Seamus McDonagh

WP Meath representative Seamus McDonagh

A consultation process on the ‘baptism barrier’ in primary school admissions, launched today (16th January) by education Minister Richard Bruton, has come under fire for being a “consultation on whether or not to segregate children”.

Speaking following the launch of the consultation process, Workers’ Party representative Séamus McDonagh said that: “It is welcome that the government is finally taking steps to address the current situation, where parents applying for primary school placements for their children face barriers because their faith, or lack thereof.”

“However, the consultation process lays out options which include allowing schools to retain the right to exclude children based on religion. This is not something that should be up for discussion – it amounts to segregation, and breaches children’s’ rights to equal access to education.”

McDonagh said that, on matters of human rights, consultation is never the way to proceed: “On some matters – and equality in education is one of those – basic human rights must form the basis for legislation. No consultation process should be used by our elected representatives to deflect from their responsibility to tackle the continued segregation by religion of children in Irish schools.

McDonagh concluded: “Today’s conference was about equality in education, but if we are ever to achieve such equality it can only be done if all children receive exactly the same chance in life and the same educational opportunities. “This includes complete separation of church & state, first and foremost in education, and indeed ending state funding to private schools, which are inaccessible to many.”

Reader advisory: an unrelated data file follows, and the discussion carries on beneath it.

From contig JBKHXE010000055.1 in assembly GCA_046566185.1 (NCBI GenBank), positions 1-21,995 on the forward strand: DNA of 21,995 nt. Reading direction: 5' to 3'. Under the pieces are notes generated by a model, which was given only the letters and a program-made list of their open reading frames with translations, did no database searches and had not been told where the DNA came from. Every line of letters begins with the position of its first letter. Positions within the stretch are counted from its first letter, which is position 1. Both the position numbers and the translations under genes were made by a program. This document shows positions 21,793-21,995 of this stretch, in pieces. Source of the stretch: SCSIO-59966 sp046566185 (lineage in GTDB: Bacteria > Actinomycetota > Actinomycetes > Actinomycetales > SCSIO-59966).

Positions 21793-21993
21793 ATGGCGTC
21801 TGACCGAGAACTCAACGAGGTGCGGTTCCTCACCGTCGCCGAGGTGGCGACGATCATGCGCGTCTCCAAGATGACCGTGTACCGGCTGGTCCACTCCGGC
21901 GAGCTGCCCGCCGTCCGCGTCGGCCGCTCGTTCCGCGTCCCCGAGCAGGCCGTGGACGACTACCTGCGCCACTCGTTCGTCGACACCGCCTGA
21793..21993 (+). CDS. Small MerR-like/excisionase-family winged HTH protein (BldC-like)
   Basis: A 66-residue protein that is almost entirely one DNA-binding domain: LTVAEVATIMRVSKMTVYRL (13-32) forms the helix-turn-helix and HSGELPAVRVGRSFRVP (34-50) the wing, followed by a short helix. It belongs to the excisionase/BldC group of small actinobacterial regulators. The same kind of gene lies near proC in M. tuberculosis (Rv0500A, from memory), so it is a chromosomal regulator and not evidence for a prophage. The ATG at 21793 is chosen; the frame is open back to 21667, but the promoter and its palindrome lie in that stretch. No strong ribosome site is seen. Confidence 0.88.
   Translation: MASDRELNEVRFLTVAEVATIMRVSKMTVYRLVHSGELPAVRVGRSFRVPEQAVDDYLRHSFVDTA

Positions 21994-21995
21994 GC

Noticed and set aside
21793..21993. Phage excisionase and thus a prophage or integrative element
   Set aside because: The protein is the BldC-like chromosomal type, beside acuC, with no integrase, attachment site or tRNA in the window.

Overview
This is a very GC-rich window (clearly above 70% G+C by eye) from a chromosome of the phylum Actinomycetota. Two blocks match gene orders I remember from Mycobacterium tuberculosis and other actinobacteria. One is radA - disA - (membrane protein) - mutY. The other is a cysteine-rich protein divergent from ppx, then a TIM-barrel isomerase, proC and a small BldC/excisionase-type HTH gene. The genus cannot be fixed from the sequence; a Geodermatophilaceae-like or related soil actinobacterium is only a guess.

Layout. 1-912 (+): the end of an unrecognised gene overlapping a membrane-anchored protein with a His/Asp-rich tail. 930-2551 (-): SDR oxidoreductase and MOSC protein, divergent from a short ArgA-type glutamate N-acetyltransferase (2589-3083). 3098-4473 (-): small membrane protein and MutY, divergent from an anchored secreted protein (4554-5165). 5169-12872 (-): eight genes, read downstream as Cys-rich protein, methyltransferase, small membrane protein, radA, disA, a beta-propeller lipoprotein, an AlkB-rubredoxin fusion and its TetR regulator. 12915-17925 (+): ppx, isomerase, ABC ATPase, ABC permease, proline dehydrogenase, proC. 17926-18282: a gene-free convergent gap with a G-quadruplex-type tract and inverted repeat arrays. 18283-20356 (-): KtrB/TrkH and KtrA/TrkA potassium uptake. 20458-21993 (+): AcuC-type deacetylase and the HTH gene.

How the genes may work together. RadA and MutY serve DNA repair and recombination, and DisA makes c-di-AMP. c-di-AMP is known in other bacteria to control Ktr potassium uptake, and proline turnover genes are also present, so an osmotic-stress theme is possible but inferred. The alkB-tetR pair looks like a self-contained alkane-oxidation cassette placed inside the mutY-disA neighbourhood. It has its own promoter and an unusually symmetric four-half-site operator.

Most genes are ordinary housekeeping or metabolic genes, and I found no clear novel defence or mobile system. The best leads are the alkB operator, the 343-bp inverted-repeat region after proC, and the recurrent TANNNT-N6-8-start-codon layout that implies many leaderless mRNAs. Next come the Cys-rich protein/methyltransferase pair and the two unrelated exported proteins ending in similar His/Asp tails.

Concluding, Mr. McDonagh said that there were other barriers to education which were not being addressed at all by the minister. : “Despite this today’s announcement parents applying for primary school placements for their children in the coming years will still face a range of barriers to that child’s attendance in particular schools.  Many schools continue to discriminate against children from working class backgrounds or who live in particular areas.”

“Other schools give preference to children whose parents and grandparents previously attended the school or exclude children who do not show prowess on the playing field or whose aptitude is more artistic and creative than academic.  These distinctions must also be made illegal”, said Seamus McDonagh